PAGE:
Europe's Flimsy Net Neutrality Rules Go Live, Are Actually Worse Than No Rules At All

from the fully-throttled dept

While the date didn't receive much fanfare in the media, net neutrality rules formally took effect in the European Union as of April 30. The full rules were approved after a vote last October (pdf), though as we noted at the time, the rules don't actually do much of anything. That's quite by design; European ISP lobbyists spent years ensuring that while the rules sound great in a press release, they're so filled with loopholes as to be largely useless. In that sense they're much like the awful rules the U.S. (with help from AT&T, Verizon and Google) crafted in 2010, ultimately forcing the States to revisit the ugly political skirmish down the line.

To pass the lame-duck rules, lawmakers bundled them with some actually semi-useful wireless roaming fee reform proposals, then used the latter to sell the entire package. Despite the rules shortcomings, members of the European Parliament were quick to pat themselves on the back for a job well done and for being pioneers in the realm of net neutrality:
"This abolition of roaming surcharges has been long awaited by everybody: ordinary people, start-ups, SMEs and all kinds of organisations,” said the rapporteur, Pilar del Castillo before the vote. “Thanks to this agreement, Europe will also become the only region in world which legally guarantees open internet and net neutrality. The principle of net neutrality will be applied directly in the 28 member states. It also ensures that we will not have a two-speed internet."
In reality, the EU was rather late to the net neutrality game. And in fact the rules don't prohibit a "two-speed Internet," they actually encourage it. The rules contain numerous, onerous loopholes for things like "specialized services," "class-based discrimination," and fully allow practices like zero rating. The rules even include bizarre provisions allowing ISP throttling and discrimination provided ISPs simply claim it's to address phantom congestion that may or may not have even happened yet, something Sir Tim Berners-Lee complained about in an ignored missive written just before the rules were approved last fall:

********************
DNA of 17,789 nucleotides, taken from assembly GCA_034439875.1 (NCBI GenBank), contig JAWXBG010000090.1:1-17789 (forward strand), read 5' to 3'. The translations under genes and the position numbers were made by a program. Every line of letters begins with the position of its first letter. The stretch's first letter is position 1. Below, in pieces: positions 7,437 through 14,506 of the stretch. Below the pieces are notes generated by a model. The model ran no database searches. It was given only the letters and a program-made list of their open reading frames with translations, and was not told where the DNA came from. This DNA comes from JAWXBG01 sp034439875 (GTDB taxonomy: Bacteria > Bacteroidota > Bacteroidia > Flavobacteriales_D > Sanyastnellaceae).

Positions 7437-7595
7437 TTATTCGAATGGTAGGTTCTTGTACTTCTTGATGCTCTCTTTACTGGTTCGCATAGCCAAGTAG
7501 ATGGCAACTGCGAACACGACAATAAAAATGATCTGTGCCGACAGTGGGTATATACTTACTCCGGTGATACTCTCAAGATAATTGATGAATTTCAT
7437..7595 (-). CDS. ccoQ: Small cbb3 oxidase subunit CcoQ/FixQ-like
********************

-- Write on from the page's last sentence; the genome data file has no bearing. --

"The proposal allows ISPs to prevent “impending” congestion. That means that ISPs can slow down traffic anytime, arguing that congestion was just about to happen. MEPs should vote to close this loophole. If adopted as currently written, these rules will threaten innovation, free speech and privacy, and compromise Europe’s ability to lead in the digital economy. To underpin continued economic growth and social progress, Europeans deserve the same strong net neutrality protections similar to those recently secured in the United States. As a European, and the inventor of the Web, I urge politicians to heed this call.
They didn't. In fact, just 50 MEPs out of the European Parliament's total of 751 could be bothered to attend a debate preceding the vote. They also ignored complaints from the likes of BitTorrent, EyeEm, Foursquare, Kickstarter, WordPress, Netflix, Reddit, Transferwise, Vimeo, and the EFF. And while many European politicians and telecom lobbyists like to believe the contentious debate is now behind them, once users in uncompetitive European broadband markets realize they're still unprotected, politicians will be forced to revisit the entire conversation all over again.